char str[17];

int x = 0;

void loop()
{
   sprintf(str, "Message %7d\n", x);
   if (++x > 9999999) x=0;

   Wire.beginTransmission(9); // transmit to device #9
   Wire.write(str);           // sends 16 bytes
   Wire.endTransmission();    // stop transmitting

   delay(50);
}

So the Arduino is sending 20 16-byte messages per second (16 is the slave receive FIFO size so it is a sensible maximum message size).

The Python was executing on a Linux laptop networked with the Pi.

Over a 600 second period the Arduino sent 11526 messages. The Python saw 11018 (95.6%).

The missing messages could be detected by the gap between successive message numbers which should always be 1. The actual gap counts were

  count gap
  10855 1
      9 2
     20 3
     95 4
     32 5
      1 6
      3 7
      1 8
      2 9

The performance seems perfectly reasonable to me for a userland solution. Occasionally there will be inconvenient reschedules. I'd expect better figures if the Python was running on the local Pi.

I repeated the test on a local Pi and all the sent messages were received error free (100%).

  • That is excellent. I will definitely use it for the I2C portion of the system. Thank you for the examples, @Joan. – SDsolar Dec 7 '16 at 18:32
2

Is there a good way to set up the Rpi3 to wait for the data and process it as it comes in?

Probably not via I2C [normatively; see joan's answer], although you could try and see what happens if you request information from a slave allowing an indeterminant amount of time for the request to complete, then just implement things on the Arduino such that you assume such a request is always pending (which it could be if this works, and you do the pi side implementation appropriately). It may be that such requests will fail quickly, but that could be leveraged by making requests at intervals and only processing the ones that don't throw an error.

Otherwise you'd have to poll (sucessfully) for information at intervals, but that would lead to this:

the Arduinos then would have to spend much more time looking for the requests. My Arduino programs utilize specific delay() times (like when they are moving the solar panels) so interrupts would be a problem in maintaining proper timing.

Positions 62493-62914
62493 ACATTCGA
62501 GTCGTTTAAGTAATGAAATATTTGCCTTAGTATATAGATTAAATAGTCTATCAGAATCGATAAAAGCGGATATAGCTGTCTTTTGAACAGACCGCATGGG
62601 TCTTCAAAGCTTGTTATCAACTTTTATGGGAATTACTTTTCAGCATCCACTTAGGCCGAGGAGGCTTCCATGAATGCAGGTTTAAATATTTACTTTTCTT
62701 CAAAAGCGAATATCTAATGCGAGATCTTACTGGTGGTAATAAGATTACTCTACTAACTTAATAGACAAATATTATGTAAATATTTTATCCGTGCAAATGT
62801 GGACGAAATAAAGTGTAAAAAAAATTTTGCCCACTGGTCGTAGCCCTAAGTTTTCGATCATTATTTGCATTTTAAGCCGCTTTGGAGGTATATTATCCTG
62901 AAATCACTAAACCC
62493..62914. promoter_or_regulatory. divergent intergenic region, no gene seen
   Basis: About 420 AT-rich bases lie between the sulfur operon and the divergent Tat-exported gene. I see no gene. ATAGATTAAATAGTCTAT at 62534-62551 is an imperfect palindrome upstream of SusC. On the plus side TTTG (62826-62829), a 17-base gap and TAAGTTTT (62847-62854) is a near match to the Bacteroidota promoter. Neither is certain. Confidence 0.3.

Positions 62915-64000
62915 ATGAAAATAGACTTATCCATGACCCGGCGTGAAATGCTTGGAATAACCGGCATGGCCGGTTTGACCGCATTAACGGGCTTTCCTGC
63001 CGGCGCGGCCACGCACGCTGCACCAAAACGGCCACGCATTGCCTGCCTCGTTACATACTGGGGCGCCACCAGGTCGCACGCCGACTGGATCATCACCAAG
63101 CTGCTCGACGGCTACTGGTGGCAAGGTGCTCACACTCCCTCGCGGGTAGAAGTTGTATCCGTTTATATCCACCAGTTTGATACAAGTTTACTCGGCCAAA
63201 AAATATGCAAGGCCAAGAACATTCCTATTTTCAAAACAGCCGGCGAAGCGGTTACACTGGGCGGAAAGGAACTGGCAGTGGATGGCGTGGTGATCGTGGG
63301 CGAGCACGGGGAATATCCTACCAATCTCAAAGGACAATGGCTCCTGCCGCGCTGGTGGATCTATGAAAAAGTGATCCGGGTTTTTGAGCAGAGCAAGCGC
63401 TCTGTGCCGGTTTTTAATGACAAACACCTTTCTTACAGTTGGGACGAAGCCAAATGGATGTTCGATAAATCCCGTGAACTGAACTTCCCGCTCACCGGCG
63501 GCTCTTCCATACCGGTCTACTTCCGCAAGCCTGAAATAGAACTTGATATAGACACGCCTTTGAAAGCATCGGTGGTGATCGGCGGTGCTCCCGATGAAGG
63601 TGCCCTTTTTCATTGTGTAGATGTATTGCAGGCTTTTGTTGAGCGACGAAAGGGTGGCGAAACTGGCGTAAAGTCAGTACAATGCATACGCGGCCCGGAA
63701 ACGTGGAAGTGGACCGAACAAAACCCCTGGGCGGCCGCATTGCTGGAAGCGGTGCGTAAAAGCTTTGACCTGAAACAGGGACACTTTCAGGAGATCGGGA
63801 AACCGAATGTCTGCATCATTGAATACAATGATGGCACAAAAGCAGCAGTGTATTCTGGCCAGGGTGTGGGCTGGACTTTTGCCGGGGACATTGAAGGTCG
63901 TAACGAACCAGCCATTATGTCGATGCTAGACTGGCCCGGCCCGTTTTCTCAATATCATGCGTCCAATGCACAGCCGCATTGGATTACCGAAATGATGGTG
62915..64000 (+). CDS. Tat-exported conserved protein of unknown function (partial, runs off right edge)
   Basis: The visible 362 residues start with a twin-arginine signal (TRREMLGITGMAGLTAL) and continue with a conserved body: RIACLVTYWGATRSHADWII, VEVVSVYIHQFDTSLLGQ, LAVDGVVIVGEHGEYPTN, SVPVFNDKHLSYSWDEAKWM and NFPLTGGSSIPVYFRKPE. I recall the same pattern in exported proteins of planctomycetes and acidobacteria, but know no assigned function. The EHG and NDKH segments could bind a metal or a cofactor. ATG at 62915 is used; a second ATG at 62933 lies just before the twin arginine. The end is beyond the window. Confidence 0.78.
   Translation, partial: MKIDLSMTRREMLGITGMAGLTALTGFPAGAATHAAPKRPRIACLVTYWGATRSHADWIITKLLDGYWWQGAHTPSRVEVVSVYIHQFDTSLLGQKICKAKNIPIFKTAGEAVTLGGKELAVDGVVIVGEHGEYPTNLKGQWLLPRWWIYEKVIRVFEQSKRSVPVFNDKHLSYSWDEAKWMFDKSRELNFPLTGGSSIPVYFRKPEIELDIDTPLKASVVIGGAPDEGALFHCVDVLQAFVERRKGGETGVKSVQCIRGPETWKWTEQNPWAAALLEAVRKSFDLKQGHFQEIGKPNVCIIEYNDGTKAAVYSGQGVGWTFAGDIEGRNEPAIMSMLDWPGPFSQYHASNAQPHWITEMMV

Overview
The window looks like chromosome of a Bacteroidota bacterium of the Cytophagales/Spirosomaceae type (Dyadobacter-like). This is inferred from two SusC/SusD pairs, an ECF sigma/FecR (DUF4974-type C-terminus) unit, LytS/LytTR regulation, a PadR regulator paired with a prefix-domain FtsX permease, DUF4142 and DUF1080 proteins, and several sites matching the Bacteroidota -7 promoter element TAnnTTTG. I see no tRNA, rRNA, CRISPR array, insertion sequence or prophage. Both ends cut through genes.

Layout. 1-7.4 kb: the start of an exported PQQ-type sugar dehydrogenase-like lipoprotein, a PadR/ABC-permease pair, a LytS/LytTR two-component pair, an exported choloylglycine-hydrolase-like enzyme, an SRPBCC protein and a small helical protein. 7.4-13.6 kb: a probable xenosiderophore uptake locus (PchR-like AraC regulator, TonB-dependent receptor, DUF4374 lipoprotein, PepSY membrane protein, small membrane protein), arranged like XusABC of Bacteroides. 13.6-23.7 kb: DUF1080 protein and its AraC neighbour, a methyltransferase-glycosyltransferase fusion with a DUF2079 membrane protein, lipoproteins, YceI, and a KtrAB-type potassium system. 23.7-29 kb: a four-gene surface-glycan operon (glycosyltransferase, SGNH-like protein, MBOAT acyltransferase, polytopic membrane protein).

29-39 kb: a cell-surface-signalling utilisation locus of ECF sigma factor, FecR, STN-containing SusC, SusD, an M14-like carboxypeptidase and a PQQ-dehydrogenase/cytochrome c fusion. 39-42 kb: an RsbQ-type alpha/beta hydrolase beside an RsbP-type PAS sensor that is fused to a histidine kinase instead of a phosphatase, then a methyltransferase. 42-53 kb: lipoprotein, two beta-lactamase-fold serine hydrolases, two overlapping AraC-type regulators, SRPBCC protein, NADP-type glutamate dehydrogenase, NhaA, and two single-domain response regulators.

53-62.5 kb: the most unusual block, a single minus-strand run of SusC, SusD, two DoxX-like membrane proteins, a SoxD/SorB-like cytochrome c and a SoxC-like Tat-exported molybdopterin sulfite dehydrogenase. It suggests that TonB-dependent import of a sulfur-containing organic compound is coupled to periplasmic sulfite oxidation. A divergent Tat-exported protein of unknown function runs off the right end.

Regarding which I'd say if your ISR just sets a volatile boolean indicating a request is ready, then you handle that outside the ISR in your main loop, the ISR is unlikely to take more than a few microseconds to execute, which I doubt is going to create any timing problems for you moving solar panels.

However, doing things the other way around should not be hard if you are determined to avoid any possible interference. When new data is ready, send an interrupt to the Pi using a non I2C pin; the Arduino could then wait for the request, which should be very quick, reply, and continue on.

  • 1
    As I commented to the OP I am adding slave I2C support to my pigpio library, – joan Oct 27 '16 at 19:19
  • Any idea when it will be available? Also, would it be run on an interrupt basis like on the Arduino, or would I need a separate process looping to monitor the inputs continuously? – SDsolar Oct 27 '16 at 20:33
  • The problem with libraries isn't the code, it is in documenting the code, which is what I am currently doing. To cater for the slave I've added a new feature, an event. Code can request to be notified of events. In this case BSC (the I2C slave) activity triggers an event. So the Pi code waits for an event, reads the BSC data, and repeats. As I say the code is done. I just now need to update the pigpio C, Python, pigs, and pigpiod_if2 documentation. How long depends on how much effort/time I feel like spending on it. I'll probably do a new release (V57) before Monday 31st. – joan Oct 27 '16 at 22:09
  • Ah the joys of maintaining public software! Kudos to you though. – goldilocks Oct 27 '16 at 22:20
  • 1
    @Archway V57 is out. The Python bsc_i2c has an example. – joan Oct 30 '16 at 16:27